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Does Agile Development Work for Sytems Integration?

The gang of Enterprise Irregulars are currently wondering whether Agile can work for implementing Enterprise Software.  By implementation, I mean installation and integration of a complex package such as an SAP or Oracle ERP system.

It’s an interesting question.  I thing it could work, and work well in theory, but I think there are a number of factors that would make it extremely difficult to do in practice.

First, let me say I’m a fervent believer in Agile software development, and helped contribute some of its fundamental underpinnings early in my career.  One of the seminal papers behind the early Agile movement was a study done on one of my development groups that found productivity was off the charts.

With that said, Agile is not for everyone or every project.  There are some requirements for it to be successful that fly in the face of a lot of the established norms for IT projects and implementations.  That’s not to say you couldn’t use Agile for such projects, but unless everyone involved clearly understood the Agile requirements, it would not likely be an unsuccessful attempt.

What are these requirements?  In the context of implementations, I would see the following sorts of major conflicts:

First, Agile is the opposite of a boil-the-ocean project.  It recognizes that you shouldn’t even try to do everything in one release.  It argues for many small evolutionary releases, or if not releases, at least milestones where things are stabilized and accepted as complete before moving on.  In some cases overly ambitious goals that can only be met in a single humongous milestone are rejected.

Second, Agile recognizes that it is often folly to completely specify a system before writing any code.  As such, it seeks to be iterative, to get something built, to get feedback on that checkpoint, and then to iterate until the feedback is acceptably positive.  This requirement is particularly at odds with the normal desire on both sides to manage risk (apparently) by documenting everything in incredible detail before much gets done.  In my mind there is a false sense of security in long SOW’s and other documents that is no substitute for signing of small subsystems that you can actually use, test, and demonstrate are working.  But, this is what the world grew up on and is used to.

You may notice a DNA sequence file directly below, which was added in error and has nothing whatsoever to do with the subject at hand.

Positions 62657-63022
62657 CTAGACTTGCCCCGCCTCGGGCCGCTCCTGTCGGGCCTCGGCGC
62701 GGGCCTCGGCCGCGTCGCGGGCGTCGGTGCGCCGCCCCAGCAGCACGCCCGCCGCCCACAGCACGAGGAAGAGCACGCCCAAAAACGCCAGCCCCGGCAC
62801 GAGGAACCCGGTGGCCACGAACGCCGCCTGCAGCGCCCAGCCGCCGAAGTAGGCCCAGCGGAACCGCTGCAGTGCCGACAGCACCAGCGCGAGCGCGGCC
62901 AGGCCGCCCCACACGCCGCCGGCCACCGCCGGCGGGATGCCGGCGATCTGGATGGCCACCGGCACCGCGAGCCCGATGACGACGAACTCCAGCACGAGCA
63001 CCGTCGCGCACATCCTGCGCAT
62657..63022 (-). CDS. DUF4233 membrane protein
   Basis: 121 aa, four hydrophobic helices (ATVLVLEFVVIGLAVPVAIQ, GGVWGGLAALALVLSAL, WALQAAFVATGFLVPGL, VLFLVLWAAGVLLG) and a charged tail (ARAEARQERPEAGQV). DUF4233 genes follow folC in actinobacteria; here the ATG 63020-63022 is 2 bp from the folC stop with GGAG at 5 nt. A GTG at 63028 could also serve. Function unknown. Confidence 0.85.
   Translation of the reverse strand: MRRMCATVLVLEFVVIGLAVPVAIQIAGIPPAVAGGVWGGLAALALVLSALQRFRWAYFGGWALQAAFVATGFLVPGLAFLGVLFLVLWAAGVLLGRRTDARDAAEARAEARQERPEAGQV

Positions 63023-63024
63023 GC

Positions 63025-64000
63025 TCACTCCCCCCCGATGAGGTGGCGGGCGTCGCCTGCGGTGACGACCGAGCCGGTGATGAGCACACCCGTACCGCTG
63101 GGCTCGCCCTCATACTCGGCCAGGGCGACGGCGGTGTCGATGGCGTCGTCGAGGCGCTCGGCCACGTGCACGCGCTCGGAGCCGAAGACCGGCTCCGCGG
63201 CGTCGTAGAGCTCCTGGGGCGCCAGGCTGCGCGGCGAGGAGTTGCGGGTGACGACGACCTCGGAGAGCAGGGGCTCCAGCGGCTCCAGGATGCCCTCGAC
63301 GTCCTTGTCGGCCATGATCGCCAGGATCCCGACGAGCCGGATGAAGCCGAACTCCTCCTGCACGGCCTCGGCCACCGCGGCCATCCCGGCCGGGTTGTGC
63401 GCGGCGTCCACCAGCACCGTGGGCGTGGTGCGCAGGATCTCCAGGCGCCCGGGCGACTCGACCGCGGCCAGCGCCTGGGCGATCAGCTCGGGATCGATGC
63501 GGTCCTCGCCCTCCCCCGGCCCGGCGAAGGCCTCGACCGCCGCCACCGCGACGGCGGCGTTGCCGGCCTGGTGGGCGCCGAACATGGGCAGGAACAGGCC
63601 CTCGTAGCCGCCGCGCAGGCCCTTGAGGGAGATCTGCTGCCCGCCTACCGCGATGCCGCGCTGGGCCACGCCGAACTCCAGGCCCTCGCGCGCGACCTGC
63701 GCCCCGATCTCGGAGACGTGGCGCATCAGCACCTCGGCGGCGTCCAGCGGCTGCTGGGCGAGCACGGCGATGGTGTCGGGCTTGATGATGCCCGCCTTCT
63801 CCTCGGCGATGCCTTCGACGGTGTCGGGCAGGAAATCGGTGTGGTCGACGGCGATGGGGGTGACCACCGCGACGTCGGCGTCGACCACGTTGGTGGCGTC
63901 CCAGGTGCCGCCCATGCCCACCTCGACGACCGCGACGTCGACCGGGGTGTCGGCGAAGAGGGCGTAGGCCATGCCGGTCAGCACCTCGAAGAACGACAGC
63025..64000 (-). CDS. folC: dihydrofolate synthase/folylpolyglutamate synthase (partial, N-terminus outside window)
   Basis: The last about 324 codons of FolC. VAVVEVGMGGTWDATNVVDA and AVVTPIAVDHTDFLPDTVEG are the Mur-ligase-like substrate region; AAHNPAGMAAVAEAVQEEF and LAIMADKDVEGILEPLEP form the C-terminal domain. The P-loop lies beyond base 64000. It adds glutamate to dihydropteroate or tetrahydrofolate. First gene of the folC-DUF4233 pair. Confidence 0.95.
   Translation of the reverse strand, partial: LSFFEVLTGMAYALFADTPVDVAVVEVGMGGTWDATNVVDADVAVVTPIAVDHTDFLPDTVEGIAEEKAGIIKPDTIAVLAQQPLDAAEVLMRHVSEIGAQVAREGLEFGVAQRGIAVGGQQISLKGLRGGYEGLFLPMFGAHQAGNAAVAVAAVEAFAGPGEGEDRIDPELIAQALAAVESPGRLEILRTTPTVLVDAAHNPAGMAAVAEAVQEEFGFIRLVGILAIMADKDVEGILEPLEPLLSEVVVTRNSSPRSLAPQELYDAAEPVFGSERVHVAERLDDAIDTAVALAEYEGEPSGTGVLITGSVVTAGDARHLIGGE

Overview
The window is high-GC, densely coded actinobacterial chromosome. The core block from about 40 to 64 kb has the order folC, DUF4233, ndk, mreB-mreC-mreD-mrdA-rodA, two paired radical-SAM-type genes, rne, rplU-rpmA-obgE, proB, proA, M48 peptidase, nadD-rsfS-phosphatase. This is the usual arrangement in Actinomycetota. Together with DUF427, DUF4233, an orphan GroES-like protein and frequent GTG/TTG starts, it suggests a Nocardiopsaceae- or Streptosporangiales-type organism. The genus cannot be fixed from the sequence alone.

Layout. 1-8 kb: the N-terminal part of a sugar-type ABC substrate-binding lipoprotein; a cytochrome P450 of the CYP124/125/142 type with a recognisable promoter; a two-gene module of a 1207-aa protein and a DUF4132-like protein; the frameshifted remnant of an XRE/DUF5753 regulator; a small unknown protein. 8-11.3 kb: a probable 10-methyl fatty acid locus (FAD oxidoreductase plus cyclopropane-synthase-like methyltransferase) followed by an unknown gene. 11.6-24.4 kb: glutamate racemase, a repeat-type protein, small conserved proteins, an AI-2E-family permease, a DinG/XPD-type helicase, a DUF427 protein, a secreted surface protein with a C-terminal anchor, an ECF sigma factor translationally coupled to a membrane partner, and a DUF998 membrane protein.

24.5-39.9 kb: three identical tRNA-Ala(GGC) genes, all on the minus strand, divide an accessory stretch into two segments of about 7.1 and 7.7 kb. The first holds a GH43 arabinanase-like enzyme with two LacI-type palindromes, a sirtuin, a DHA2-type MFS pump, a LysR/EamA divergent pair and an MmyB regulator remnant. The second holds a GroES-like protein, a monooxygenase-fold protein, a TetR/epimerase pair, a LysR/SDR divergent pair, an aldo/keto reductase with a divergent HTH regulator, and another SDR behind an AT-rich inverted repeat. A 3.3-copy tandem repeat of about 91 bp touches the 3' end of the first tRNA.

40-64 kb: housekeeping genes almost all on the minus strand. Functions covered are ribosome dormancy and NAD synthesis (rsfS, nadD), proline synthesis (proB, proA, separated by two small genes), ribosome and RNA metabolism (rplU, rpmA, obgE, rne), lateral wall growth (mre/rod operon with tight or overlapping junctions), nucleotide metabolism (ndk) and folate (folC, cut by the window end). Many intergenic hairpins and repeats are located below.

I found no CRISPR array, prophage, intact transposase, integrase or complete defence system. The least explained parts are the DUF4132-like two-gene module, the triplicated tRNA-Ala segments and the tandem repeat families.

In many ways, Agile has a risk profile more similar to SaaS.  Consider a huge up front investment in specification to be the equivalent of paying an On-premises license fee up front.  Neither the spec nor the license are worth much until some software is written and working.

Lastly, Agile is not well suited to extremely large groups and it eschews heavy process quite on purpose.  It’s important to note that it does this not to enhance creativity as Vinnie fears, but precisely to enhance productivity.  It recognizes (as is called out in the Coplien paper I link to above) that the primary productivity bottleneck in software development is communication. 

The Mythical Man Month issue is the more people, the harder it is to keep them in sync.  If our bench is limited, we perforce select the best possible players to be on the team.  This again, is sharply at odds with the typical SI practice of having very few talented players and lots of grunts.  The talented players often move around constantly fire fighting.  An Agile approach favors using only the most talented players on small teams.  Clearly this interferes with the economics of most SI’s who want to bill as many hours as possible using labor that is as cheap as possible.

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